Four Half Moon Bay High School seniors recently signed their letters of intent to continue playing their respective sports in college. The four were honored during a formal signing ceremony on Nov. 20 at the school.
Two will remain in California, and two will venture outside the state. Riley Rhodes committed to swim at Fresno State University and Mia Griffiths will swim for Eastern Illinois University. Claire Yerby decided on the University of California, Berkeley, where she will run cross-country and track, while Andrew Vanna chose Ottawa University for water polo.
Yerby is a standout runner for the Cougars who just finished 28th at the CIF Division IV State Cross-Country Championships. As a junior, she was a part of two school records, a time of 5 minutes, 1.63 seconds for 1,600 meters, and the distance medley relay team record. Initially, during the recruiting process, she thought Cal would be too fast for her, but when the school showed interest in her becoming a walk-on recruit, she leaped at the opportunity.
“I still went on other visits, but, at the end of the day, I thought ‘I can’t give up the best public school in the nation,’” Yerby said. “I wouldn’t want to give up that experience, even if I’m not their No. 1. It’s still cool to have.”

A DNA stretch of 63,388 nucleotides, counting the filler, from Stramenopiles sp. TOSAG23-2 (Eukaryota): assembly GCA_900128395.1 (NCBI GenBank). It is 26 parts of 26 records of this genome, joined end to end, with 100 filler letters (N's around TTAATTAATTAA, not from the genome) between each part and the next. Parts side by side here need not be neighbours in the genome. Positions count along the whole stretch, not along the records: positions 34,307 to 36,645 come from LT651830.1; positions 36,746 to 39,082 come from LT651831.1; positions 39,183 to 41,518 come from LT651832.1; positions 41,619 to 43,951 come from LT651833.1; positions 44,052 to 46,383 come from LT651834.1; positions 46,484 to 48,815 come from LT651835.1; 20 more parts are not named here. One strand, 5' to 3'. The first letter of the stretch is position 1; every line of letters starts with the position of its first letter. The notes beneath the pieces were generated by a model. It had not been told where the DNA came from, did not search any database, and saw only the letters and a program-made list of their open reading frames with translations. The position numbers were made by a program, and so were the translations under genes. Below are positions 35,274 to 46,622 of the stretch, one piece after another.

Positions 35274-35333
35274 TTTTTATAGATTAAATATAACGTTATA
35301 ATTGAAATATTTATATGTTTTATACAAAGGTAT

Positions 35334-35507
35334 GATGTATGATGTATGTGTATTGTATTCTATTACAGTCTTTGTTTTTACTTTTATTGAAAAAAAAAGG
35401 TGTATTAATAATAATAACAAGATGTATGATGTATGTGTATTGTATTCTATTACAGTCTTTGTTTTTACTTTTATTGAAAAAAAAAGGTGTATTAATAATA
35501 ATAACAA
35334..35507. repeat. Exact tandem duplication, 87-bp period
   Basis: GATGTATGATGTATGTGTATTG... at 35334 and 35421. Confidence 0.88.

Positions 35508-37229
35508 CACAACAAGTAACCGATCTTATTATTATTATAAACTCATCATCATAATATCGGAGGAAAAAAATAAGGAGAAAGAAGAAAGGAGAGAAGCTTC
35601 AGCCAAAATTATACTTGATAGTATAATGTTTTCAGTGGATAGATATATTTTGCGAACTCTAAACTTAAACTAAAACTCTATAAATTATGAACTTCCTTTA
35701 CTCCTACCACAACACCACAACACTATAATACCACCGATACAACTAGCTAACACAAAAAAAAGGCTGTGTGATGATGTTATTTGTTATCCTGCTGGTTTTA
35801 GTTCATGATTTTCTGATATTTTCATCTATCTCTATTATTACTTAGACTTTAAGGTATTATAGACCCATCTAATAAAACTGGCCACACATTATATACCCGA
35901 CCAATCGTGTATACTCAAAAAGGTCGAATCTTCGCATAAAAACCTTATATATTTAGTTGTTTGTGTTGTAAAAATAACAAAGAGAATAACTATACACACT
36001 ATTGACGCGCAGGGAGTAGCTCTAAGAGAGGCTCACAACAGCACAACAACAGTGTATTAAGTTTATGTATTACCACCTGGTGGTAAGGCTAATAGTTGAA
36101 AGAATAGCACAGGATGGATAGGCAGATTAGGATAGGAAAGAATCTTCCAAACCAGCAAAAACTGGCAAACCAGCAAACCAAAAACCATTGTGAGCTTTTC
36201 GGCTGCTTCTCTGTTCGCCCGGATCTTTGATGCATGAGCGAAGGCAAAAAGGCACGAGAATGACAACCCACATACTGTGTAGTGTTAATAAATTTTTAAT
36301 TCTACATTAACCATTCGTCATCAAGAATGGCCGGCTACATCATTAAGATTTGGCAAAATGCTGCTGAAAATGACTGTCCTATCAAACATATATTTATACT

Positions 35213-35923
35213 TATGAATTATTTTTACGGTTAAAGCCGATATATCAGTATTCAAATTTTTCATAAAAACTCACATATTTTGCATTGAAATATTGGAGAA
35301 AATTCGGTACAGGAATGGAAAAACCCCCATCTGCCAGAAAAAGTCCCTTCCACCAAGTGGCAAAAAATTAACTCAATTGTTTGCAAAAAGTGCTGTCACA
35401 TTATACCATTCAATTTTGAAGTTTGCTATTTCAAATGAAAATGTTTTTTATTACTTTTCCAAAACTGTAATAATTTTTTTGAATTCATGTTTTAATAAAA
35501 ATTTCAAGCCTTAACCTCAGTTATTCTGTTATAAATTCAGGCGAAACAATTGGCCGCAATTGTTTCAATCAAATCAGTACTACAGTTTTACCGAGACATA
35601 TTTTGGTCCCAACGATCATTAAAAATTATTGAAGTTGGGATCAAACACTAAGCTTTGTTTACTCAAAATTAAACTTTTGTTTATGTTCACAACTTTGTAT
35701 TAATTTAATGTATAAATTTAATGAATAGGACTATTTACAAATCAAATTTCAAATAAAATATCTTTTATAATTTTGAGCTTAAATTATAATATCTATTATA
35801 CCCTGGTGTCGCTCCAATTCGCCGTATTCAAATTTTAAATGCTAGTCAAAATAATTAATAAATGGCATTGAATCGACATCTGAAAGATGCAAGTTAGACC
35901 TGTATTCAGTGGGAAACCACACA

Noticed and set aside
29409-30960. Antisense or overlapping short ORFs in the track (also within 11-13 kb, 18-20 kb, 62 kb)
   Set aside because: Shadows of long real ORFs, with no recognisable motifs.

Vanna chose to compete at Ottawa in Arizona, which competes under the banner of the National Association of International Athletics. He admits he is of smaller stature than typical water polo players and is thrilled to continue playing water polo with a scholarship. He used a recruiting profile website and expanded his preferences outside of California.
Griffiths and Rhodes both set school records in the 500-meter freestyle during their freshman year. Griffiths also owns the 200-meter freestyle record, while Rhodes has the 100-meter backstroke. They also share two relay records: the 200-meter medley and the 400-meter freestyle. Griffiths originally wanted to be in California but found Eastern Illinois toward the end of her junior year. She loved the team’s coaches and environment during her official visit and was offered a scholarship.
“The fear of the unknown, because it’s away from home and a big environment change, was the scariest thing,” Griffiths said. “But in the end, it was the best decision for me because I know my swimming career isn’t over.”